It’s Māori Language Week and Matariki, and long past time for a post about Māori and privacy.
This week we will be issuing a privacy phrase a day in te Reo. Today’s phrase is “māu anā koe e whakahaere (take control).”
It is timely to think about Māori and privacy. While there does not seem to have been much work done in academia or in the courts on rights, obligations and expectations of Māori in relation to privacy, the Law Commission did specifically consider Māori as part of its 2011 review of the Privacy Act.
The review found evidence of ‘distinct Maori perspectives on privacy’ and that there is a tension between western concepts of privacy and Māori concerns with collective interests, particularly in the health field.
That distinction between privacy as an individual versus a collective right echoes our own experience. It is not uncommon for us to hear quite different expectations about who should have access to information about a rangatahi (a young person) being assisted by an iwi service provider than we might hear at a mainstream service, like a DHB.
When we visit providers predominately established to work with Māori, we see a different starting point from the individual-centred approach taken by mainstream providers. Often we see an assumption that extended whanau, such as aunties and cousins, should be involved in the child’s care, and, therefore, entitled to information.
The Privacy Act is flexible enough to accommodate and enable these service provider delivery models. What it does require is that those providers are open with their clients about what happens to their information so they can elect to ask for restrictions on their information, choose another service, or go along with a whānau-based model, with all that implies.
Another theme we see is of collective rights to control how data about Māori is used. This is a scaled-up version of the same discussion about individual rights in relation to so-called ‘big data’ but carries additional dimensions.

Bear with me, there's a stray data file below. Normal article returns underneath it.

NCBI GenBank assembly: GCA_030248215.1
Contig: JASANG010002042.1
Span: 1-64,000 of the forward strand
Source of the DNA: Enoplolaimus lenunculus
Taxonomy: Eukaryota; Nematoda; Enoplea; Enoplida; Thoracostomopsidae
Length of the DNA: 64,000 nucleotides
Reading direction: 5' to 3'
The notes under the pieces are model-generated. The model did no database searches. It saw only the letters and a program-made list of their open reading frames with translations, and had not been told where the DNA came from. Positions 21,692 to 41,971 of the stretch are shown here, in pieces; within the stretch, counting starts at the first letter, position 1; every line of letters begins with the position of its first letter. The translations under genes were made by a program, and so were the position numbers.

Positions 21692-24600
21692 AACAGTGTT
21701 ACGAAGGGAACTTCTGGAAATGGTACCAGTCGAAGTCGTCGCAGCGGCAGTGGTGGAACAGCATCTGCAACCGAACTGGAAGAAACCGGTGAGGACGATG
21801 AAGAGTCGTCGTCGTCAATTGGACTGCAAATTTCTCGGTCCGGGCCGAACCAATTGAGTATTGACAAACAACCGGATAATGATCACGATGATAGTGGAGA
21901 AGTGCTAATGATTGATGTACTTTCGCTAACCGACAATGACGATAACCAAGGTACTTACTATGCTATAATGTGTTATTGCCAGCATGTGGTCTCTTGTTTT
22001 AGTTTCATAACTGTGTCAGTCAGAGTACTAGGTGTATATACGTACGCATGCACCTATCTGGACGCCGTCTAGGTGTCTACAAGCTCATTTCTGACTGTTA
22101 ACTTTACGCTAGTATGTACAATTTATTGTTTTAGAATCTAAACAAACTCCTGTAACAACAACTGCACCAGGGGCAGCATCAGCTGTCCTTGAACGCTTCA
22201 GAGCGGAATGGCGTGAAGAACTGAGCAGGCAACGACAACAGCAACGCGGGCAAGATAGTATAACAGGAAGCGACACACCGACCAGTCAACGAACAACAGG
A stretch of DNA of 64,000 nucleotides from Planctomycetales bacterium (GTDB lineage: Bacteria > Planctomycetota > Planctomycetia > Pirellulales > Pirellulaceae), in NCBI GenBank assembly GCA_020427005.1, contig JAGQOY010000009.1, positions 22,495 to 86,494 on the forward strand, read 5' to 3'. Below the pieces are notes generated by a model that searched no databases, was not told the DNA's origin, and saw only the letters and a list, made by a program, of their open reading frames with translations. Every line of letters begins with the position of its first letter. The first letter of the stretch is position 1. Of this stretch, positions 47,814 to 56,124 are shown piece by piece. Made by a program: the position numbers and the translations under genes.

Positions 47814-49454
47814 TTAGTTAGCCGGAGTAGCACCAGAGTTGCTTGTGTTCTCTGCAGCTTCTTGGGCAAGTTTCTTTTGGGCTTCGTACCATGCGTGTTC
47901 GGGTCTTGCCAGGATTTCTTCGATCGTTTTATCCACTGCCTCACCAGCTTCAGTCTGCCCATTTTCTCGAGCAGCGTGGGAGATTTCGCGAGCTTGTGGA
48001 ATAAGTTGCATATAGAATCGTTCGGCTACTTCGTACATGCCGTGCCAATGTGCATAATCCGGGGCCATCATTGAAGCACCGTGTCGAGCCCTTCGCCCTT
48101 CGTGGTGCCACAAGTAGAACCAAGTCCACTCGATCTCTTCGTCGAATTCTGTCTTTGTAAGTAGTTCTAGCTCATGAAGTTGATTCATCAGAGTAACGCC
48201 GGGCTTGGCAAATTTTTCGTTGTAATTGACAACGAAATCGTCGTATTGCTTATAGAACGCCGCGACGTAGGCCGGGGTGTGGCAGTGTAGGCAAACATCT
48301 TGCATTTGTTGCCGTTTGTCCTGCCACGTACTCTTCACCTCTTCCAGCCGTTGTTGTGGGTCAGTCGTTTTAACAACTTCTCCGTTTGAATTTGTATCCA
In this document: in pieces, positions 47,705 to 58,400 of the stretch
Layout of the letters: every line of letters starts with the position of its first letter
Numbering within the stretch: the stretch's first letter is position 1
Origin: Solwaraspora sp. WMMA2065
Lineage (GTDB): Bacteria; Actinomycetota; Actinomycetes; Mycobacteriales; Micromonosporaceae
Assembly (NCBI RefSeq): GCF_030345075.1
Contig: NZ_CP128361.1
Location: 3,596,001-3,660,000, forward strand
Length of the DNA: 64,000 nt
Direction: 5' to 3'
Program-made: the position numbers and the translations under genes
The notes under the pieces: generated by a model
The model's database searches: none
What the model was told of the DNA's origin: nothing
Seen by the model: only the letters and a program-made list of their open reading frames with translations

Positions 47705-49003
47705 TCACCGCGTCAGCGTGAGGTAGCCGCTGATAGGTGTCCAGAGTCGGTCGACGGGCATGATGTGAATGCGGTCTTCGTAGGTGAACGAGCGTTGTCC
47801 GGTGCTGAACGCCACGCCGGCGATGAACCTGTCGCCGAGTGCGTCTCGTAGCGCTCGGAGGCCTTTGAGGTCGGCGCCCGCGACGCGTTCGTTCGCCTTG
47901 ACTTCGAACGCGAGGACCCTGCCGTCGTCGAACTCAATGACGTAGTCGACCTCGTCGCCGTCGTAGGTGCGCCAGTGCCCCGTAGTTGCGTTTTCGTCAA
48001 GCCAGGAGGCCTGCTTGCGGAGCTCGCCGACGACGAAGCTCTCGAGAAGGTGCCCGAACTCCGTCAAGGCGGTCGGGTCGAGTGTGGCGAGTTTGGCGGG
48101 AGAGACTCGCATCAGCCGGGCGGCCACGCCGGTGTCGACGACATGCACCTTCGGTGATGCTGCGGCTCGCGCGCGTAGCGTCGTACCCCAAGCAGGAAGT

Information about Māori and other cultural information such as the location of waahi tapu can be considered taonga, and therefore entitled to the protection provided under Article 2 of the Treaty of Waitangi. There is an increasing call for “Māori Data Sovereignty”, a subject addressed compellingly by Karen Coutts at a recent Rotary Forum on privacy and security.
The enforcement of the Privacy Act depends on a complainant being able to establish some harm or loss, which can include “significant loss of dignity”. That concept is directly translateable to a “loss of mana” and we have seen such complaints.
Some information is seen as particularly culturally sensitive, such as whakapapa, which receives special recognition in those parts of the Electoral Act that are designed to assist hapu and iwi to create registers of iwi affiliation.
In recognition of the particular cultural considerations associated with privacy and information in Māori kaupapa, the Law Commission recommended that section 14 of the Privacy Act should be amended so the Privacy Commissioner has an express responsibility to consider the needs and values of Māori and different cultural groups while exercising his or her functions.
We are doing some work on that and we may see that concept specifically acknowledged in the forthcoming privacy law reforms. But in any case, Māori, together with every other New Zealander, are entitled to ‘māu anā koe e whakahaere’.
John Edwards - Te Mana Matapono